Solving shoes, the carbon footprint that really is a footprint

Solving shoes, the carbon footprint that really is a footprint

Consumers worried about their carbon footprints might want to take a look at, well, their footprints. The footwear industry is already aware of the climate impacts linked to materials and production, and working on solutions.

Now new luxury brand AERA has hit the streets with a shoe collection designers say is carbon-negative. The AERA line is a concept developed by prominent fashion executive Tina Bhojwani, an industry veteran of Donna Karan and Dolce & Gabbana, along with footwear designer Jean-Michel Cazabat and entrepreneur Alvertos Revach. They teamed up to deliver what they’re calling “vegan shoes” while offsetting the carbon and water inputs of footwear.

“We are working to set a new normal, one in which style, design and quality are analogous with sustainability,” said CEO Bhojwani. “I’m thrilled to announce that we have reached our number one objective – to become carbon negative.”

The company says it’s doing that through investment in reforestation projects that offset the carbon footprint by 110 percent, and water restoration certificates purchased through the Bonneville Environmental Foundation to achieve the same level of offsets on consumption. “And we’re not stopping there,” Bhojwani said. “Our next objective is to find ways to offset other key impacts.”

The shoes are made in the Veneto region of Italy in partnership with two families that have operated shoe factories for years, with just 20 and six employees respectively; the AERA team says that’s a conscious decision to support artisanal craftsmanship and corporate stewardship. AERA is also committed to living wages across its supply chain and is sourcing 95 percent of its materials from Italy too. The shoes are sold to consumers online.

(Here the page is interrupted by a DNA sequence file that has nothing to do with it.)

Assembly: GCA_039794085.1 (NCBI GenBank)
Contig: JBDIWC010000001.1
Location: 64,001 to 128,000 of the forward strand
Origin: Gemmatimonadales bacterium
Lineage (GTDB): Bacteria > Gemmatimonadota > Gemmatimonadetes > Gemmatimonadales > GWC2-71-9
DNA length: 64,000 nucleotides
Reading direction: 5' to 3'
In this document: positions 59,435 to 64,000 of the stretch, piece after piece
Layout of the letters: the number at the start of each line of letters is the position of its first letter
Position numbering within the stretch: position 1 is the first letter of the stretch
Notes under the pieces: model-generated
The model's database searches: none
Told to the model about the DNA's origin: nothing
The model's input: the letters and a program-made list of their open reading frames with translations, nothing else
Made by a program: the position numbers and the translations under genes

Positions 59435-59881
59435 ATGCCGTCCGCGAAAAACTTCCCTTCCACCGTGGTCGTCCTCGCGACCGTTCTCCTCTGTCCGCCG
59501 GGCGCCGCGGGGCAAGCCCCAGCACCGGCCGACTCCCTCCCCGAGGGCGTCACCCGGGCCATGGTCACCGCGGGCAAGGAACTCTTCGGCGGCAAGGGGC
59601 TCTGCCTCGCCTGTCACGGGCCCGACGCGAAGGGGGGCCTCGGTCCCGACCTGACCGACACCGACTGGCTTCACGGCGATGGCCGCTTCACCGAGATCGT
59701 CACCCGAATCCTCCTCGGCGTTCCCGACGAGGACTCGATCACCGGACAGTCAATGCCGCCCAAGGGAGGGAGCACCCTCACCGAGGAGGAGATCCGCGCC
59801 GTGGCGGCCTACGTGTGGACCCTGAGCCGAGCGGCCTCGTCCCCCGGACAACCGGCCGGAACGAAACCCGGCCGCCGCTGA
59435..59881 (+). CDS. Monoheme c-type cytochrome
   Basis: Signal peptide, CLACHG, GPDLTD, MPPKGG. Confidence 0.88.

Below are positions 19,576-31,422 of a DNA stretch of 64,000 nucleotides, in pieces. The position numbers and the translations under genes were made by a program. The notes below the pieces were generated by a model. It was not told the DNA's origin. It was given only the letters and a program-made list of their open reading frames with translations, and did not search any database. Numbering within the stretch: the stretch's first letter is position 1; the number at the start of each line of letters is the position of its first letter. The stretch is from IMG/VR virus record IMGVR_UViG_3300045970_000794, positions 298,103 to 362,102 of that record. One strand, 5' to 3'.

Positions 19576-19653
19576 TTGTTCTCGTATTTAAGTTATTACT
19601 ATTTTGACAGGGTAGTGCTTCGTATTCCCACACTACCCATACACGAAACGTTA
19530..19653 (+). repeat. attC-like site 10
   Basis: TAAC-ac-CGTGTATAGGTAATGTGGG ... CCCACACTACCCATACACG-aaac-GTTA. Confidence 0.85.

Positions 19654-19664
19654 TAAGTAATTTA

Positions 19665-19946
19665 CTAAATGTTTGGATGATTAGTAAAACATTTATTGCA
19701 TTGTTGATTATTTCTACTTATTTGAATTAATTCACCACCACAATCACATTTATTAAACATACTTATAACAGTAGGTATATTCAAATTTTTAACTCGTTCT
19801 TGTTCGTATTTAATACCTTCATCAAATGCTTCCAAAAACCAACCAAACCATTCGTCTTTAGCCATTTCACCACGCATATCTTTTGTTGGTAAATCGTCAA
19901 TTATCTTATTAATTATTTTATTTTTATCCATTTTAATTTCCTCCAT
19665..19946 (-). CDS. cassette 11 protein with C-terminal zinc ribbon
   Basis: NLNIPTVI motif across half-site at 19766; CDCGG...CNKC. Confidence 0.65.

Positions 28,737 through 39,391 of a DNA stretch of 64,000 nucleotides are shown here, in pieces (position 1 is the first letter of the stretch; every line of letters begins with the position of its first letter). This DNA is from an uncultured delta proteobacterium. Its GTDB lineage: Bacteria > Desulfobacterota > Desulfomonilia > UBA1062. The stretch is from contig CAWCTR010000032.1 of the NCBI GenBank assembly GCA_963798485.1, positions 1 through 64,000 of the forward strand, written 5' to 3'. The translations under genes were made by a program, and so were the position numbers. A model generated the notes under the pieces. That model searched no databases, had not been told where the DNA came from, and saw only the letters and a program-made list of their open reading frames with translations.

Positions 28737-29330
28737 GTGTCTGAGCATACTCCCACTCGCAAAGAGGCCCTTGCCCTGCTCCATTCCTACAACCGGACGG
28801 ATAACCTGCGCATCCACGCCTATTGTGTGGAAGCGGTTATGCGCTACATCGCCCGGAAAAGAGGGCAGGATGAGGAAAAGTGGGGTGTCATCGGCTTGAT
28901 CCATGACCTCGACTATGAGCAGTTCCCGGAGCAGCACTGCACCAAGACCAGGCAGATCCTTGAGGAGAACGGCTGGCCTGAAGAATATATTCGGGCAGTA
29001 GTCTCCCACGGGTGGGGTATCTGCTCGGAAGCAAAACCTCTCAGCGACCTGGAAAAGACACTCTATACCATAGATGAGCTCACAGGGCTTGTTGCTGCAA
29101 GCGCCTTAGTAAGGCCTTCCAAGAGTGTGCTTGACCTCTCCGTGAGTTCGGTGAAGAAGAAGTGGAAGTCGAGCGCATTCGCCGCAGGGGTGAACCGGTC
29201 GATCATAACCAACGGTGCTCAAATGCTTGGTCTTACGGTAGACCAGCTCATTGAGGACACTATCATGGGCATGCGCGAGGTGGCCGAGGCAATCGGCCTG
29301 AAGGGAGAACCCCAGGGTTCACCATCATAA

A life-cycle assessment and impact verification for all AERA products was completed by SCS Global Services (SCS) to evaluate  the environmental  impacts of the materials, manufacturing process, transport and ultimate end-of-life for the shoes. Keith Killpack, the technical director for SCS, says the work “sets an important precedent for this industry given our current global climate challenge.”

The value of offsets and credits in the climate change fight can be controversial, as illustrated by a recent Pro Publica report on carbon credits and deforestation, but the AERA launch is a well-heeled step in the right direction for an industry that is looking for solutions to its outsize footprint.

A 2018 report from Qantis International looked at the impacts of synthetic, leather and textile-based shoes produced globally – more than half are synthetic – and found that footwear accounts for between 16 and 32 percent of the fashion industry’s total pollution though in different ways. Leather requires more raw materials and processing, often with toxic chemicals; textile-based shoes use a lot of water, and synthetics a lot of plastic.

Far too often all of them end up in a landfill, which is a problem reuse and recycling advocates like ShoeAid in the UK are trying to change.

Some shoe companies are turning to new materials like eucalyptus tree pulp or recaptured ocean plastic. Adidas hopes to make all of its running shoes from recycled plastic, beginning with marine waste. The company is a co-sponsor with nonprofit Parley of the Run for the Oceans, which kicks off on World Oceans Day on June 8.

[“source=sustainability-times.”]